Chaucer and the avant-garde

I have been working for the past couple of years on a new book that brings together, finally, my disparate interests in premodern English poetry and contemporary American avant-garde poetry. I was a poet before I was a medievalist. I used to be defensive about the non-relation between these interests. I wanted to make sure everyone knew the poetry I was writing and reading wasn’t medievalizing or nostalgic. On the contrary. Having studied with Elizabeth Willis in college, my map of contemporary poetry centered on the kinds of avant-garde poetry made after the confessional poetry movement and after the heyday of L=A=N=G=U=A=G=E magazine. There’s no agreed-upon name for this strand of contemporary poetry, the strand most often being reproduced in prestigious MFA programs these days. It is easier to convey what is meant by listing some poets you may have heard of: Ben Lerner, Claudia Rankine, Prageeta Sharma, Juliana Spahr, Willis. They were born in the 1960s and 1970s. Anthony Reed’s term post-lyric, which he applies specifically to Rankine, could apply to all of them. So usefully, Reed stresses that the post– doesn’t mean lyric has been superseded but that it has grown belated and ashamed of itself, like the –racial in post-racial.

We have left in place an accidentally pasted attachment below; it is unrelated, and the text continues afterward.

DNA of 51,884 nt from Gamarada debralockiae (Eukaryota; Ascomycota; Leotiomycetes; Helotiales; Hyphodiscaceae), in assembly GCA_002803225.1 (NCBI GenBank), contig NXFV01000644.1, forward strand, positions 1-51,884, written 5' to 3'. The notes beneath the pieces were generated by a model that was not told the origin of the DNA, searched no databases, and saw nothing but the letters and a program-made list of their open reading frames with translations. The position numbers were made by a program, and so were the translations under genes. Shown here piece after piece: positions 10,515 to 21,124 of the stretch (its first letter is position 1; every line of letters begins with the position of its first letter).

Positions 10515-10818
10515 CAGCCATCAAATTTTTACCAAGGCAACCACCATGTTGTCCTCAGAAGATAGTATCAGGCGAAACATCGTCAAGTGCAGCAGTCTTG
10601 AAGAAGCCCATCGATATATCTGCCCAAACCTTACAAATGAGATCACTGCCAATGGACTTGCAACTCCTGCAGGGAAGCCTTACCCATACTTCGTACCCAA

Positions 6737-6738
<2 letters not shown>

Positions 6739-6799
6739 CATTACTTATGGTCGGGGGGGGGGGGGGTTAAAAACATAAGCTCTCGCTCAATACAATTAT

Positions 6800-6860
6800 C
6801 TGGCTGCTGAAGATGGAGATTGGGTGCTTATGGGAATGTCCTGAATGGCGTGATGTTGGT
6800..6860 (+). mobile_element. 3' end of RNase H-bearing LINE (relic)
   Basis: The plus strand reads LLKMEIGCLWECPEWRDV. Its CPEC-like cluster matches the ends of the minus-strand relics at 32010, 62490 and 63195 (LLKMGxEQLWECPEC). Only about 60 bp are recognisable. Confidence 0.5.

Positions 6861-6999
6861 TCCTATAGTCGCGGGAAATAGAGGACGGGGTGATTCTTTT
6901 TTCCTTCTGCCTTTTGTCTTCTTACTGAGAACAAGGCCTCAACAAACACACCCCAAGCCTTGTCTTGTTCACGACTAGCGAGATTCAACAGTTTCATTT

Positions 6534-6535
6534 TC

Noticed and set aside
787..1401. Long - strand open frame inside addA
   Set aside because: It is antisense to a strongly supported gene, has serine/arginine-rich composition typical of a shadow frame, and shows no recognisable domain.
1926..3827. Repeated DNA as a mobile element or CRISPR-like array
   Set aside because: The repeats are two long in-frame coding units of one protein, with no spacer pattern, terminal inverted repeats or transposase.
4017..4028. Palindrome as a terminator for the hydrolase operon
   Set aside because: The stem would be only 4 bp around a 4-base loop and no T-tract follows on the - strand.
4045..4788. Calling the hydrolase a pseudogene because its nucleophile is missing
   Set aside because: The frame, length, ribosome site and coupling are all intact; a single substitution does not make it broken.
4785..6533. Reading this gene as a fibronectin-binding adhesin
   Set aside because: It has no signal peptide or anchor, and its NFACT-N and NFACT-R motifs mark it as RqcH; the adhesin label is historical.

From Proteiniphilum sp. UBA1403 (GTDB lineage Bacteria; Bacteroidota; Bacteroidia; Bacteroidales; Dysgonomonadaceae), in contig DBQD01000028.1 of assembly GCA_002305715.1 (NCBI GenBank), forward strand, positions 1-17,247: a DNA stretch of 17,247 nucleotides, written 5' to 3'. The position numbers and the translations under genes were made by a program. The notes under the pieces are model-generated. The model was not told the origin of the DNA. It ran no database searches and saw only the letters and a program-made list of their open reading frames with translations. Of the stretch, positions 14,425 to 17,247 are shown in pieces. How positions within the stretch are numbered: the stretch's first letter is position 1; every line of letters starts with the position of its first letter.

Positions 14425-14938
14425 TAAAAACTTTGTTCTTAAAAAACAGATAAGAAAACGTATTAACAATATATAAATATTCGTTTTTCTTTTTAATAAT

This is going to be my longest book! It takes a while to flesh out the critical terms I need to make the leap from the fourteenth century to the twenty-first. Terms like author, lyric, meter, and source.

Two of the last chapters of the book that I’ve been working on lately compare Chaucer to Rankine and to Willis. These are unexpected, difficult pairings. There’s no historical connection in either case. Rankine’s poetry and prose poetry, while conscious of their place in a history of violent race making, are determinedly presentist, so presentist that one page of Citizen underwent gut-wrenching expansion in subsequent printings to include names of further Black people murdered by police in 2014. Willis does think historically but focuses on the pre-Raphaelites, the subject of her dissertation.

Instead, I pursue a formal homology. Chaucer shares with Rankine on one side and with Willis on the other forms of what I am calling apophatic effects. With Rankine (and many other avant-garde poets), Chaucer shares a sense of lyric poetry as missing, absent, already erased, unavailable. That chapter centers on Chaucer’s Death of Blanche the Duchess, the Parliament of Fowls, and the short lyric Fortune, and on Rankine’s 2004-2020 Graywolf Press trilogy Don’t Let Me Be LonelyCitizenJust Us. With Willis, Chaucer shares a propensity to stage moments of unrecognizable allusions, as when the dreamer of the Death of Blanche the Duchess alludes to a never-identified “phisycien” who can “heale” him (39-40). This chapter is still in progress but likely will touch on Chaucer’s House of Fame, Parliament of Fowls, and Fortune again, and on Willis’s last three books, Meteoric Flowers (2006), Address (2011), and Alive: New and Selected Poems (2015). (Chaucer’s dream visions and lyrics I find easier to like than the Canterbury Tales, which makes me weird.)